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Williams news. [microfilm reel] (Williams, Ariz.) 1891-19??, July 21, 1922, Image 3

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Persistent link: https://chroniclingamerica.loc.gov/lccn/sn82015761/1922-07-21/ed-1/seq-3/

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F. E. Wells,
Subscription rate
Per year $2.50
Entered at the Post Office at Williams,
zona, as second class mail matter.
Published every Friday at Williams, Arizona
One Williams taxpayer, taking advantage of
the offer made by the News to print letters per
taining to the proposed high school building,
sent in a communication this week which ap
pears in another column on this page. We urge
all News readers to read the letter carefully and
determine for themselves what merit there there
is in the suggestions and arguments there given.
We print this letter gladly as we will any others
on the same topic. The News believes in full
and fair discussion of all matters of public con
cern and we are glad to receive opinions from
Williams, July 18, 1922.
In considering the contribution to our Open
Forum, made this week by Mrs. Jessie A. Sine
we wish to call partcular attenton to the consid
eration of several points taken up therein.
First let us consider what would be a reason
able cost for a high school district with the popu
lation and the assessed valuation of that of Wil
liams School District No. 2. Mrs. Sine states
that Tucson is erecting a high school building to
cost $650,000. That is a little over six times
the cost of the proposed building for Williams.
Pima county, in which Tucson is located, had
566 high school pupils in 1921. How many of
those were in the Tucson high school we are un
able to say but it is indeed doubtful if there are
now more than 650 enrolled in the Tucson high
school. This allows 100 over the total for Pima
in 1921. It is safe to say that the per capita
cost of the proposed high school building for
Williams would be no higher than that for
Tucson gauged by the high school enrollment.
The same is true of every other high school in
t the state upon which we have succeeded in get
ting figures, with the one possible exception of
Douglas. That Douglas should make out with
a $60,000 building is amazing. Nothing like
that can be found in other cities of the state.
We will endeavor to learn the high school en
rollment and other interesting facts about this
remarkable case, for use next week. We have
shown in former articles that the burden upon
the taxpayer in putting up a one hundred thous
and dollar building in this district would be be
low the average in the state.
Next consider the question of playgrounds,
It is true that many good high schools do not
have adequate playgrounds. This is true of
cities which have grown rapidly,- in particular
such as Kansas City. A gymnasium and school
exercises are usually made to answer the pur
pose of a playground as tar as possible but they
can never be more than a substitute. Exercises
in a gymnasium benefit the health and build up
the bodies but open fresh air will accomplish
more with the same effect and expense. Schools
that have no playgrounds would gladly add the
grounds if it were possible but of course such is
not possible in a ciowded city where the build
ing is in a section where lots are extremely cost
ly and already contain expensive buildings. We
doubt if there is a high school superintendent in
the United States who would not urge a district
to purchase a playground if it could be secured
at a reasonable cost. Districts are frequently
forced to build without playgrounds because
playgrounds are not available. It would in
deed be a grave mistake for any school to fail to
procure a playground where one is available.
Three building sites within the town of Wil
liams have been suggested so far: The ball
ground where ten acres are offered free to the
district; the lots above the present school house
which would need be purchased along with sev
eral buildings ; and the lots north of the Bly resi
dence. Mrs. Sine assumes that the proposed grounds
in the Cureton addition would require filling in.
This we believe is an error on her part. Archi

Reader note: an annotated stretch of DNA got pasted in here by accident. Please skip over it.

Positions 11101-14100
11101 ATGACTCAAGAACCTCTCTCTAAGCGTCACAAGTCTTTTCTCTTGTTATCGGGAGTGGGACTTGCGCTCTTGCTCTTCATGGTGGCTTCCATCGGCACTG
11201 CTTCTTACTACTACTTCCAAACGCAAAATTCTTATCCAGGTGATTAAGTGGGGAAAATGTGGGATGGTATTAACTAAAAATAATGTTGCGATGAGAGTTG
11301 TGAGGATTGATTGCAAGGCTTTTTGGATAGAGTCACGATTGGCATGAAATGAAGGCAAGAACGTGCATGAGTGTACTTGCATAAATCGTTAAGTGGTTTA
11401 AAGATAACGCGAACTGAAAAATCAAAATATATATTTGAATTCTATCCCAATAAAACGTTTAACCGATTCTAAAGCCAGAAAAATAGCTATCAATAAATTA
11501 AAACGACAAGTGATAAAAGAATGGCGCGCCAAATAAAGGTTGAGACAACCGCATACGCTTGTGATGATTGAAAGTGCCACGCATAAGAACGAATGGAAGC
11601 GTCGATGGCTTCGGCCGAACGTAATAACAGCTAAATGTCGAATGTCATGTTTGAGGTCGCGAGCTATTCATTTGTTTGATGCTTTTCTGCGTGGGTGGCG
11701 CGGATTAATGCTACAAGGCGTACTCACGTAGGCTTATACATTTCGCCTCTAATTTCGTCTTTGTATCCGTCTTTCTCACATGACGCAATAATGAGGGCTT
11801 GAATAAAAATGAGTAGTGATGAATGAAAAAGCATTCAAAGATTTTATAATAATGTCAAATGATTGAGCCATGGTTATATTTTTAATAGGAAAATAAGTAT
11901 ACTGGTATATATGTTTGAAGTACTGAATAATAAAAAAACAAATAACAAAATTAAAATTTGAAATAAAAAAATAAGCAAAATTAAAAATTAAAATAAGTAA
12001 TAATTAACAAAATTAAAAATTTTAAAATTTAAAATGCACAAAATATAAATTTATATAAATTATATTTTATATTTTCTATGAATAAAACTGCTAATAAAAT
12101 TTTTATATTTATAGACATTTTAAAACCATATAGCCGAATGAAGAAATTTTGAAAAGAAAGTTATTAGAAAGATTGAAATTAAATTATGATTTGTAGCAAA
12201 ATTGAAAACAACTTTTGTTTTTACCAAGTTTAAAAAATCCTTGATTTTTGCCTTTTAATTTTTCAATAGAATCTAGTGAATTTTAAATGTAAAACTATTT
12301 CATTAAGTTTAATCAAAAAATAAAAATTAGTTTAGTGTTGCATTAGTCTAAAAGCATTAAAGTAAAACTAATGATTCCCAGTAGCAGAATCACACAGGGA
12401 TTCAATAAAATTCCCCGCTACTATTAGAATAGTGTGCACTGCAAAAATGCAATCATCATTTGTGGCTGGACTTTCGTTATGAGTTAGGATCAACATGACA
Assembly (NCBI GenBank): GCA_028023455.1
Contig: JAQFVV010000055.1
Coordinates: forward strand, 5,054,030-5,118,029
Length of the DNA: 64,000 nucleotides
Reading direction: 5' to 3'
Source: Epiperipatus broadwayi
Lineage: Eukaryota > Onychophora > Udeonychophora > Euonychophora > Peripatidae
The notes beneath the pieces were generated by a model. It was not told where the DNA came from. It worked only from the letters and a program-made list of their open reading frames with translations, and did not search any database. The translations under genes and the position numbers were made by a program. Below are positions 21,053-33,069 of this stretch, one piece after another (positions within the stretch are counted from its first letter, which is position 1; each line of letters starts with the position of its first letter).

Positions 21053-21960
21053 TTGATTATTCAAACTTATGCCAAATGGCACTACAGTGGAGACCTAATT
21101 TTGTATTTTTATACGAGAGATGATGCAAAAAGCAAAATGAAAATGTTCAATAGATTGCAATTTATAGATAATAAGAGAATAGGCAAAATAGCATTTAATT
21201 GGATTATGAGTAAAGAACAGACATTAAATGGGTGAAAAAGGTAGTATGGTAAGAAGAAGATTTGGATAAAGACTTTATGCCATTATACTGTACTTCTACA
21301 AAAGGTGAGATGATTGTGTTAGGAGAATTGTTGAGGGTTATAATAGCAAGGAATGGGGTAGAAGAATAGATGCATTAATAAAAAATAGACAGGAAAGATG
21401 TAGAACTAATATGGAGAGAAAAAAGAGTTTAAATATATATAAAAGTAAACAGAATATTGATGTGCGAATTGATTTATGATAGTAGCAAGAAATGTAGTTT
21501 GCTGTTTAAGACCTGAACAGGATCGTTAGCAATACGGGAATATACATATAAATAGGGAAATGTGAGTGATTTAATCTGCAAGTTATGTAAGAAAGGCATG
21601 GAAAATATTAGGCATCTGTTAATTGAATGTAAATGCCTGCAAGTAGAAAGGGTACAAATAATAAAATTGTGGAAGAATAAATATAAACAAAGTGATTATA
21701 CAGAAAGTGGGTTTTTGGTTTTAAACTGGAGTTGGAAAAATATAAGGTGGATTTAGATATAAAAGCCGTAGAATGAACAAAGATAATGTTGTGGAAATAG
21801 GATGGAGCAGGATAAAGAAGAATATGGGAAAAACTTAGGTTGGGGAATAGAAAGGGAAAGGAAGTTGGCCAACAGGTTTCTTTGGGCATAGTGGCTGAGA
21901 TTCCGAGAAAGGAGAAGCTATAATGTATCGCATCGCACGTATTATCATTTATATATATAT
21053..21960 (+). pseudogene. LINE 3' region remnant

tect Mahoney looked over this ground and stat
ed that it was a particularly favorably located
piece of ground that was naturally drained and
would require practically no grading whatever.
He further stated that a building could be built
on this ground for fifteen per cent less than it
woum cost to construct a building anywhere
mgxi up on ine nm sme as proposed by either of
the other suggested locations. In; addition to
this there would be the .cost of buying the
ground. The two proposed locations on the hill
side would have. the advantage of being on the
south side of the tracks and one would be some
what closer to the majority of the residences of
the town-altho no closer to Bill Williams Avenue
or the main business section of the town.
The necessity of the school children crossing
the tracks to reach the ball ground, should bear
some weight, but it should be remembered that
the children crossing those tracks would be of
seventh grade age and older, making the risk
much less than with small children.
Williams needs the high school building and a
one hundred thousand dollar building would not
be too large, too expensive nor too good for our
children. Furthermore as we have urged be
fore, the high school children should be sep
arated from the grades. This would entail no
extra expense in teaching force. The first six
grades as at present would be taught bv the
grade teachers for those grades. The six high
school grades have been taught by high school
Mr. Editor :
In a recent issue of the Williams News, you
requested the residents to voice their views re
garding the building of a high school in Wil
liams. I respectfully submit some facts which can be
verified. Douglas, Arizona has recently com
pleted a high school which cost $60,000. Thls
school is all that a high school should be and as
large as will be necessary, ior many yean.,
ritv as Douelas. This
high school is built in the center of one city
block. Bisbee high school is about half the size
of the one in Douglas and was erected on the
rrt nf a hill which afforded no playground.
ildintr a hicrh school to cost six
urcA qtiH fiftv thousand dollars. This
builing is being erected on ONE city block. No
playground is provided. There are no better
drilled school children in the Union than those
of Portland, Oregon. They participate in the
festivities at the annual Rose Show in J une. It
is a joy to see them march. No large play
grounds are nrovided for these children. Be
cause of the inclemency of the weather, all
exercises are conducted in the school buildings.
Kansas City high school is adjacent to the side
walk. Are the children of any of these cities
physically deficient for lack of a large play
ground? If Douglas with a population of over fifteen
thousand, considers a sixty thousand dollar high
school, all that it will require for years to come,
why should Williams, with a population of about
on R thousand, and no immediate prospect of
ranid growth, require even a sixty thousand dol
lar high school? Douglas has the same agri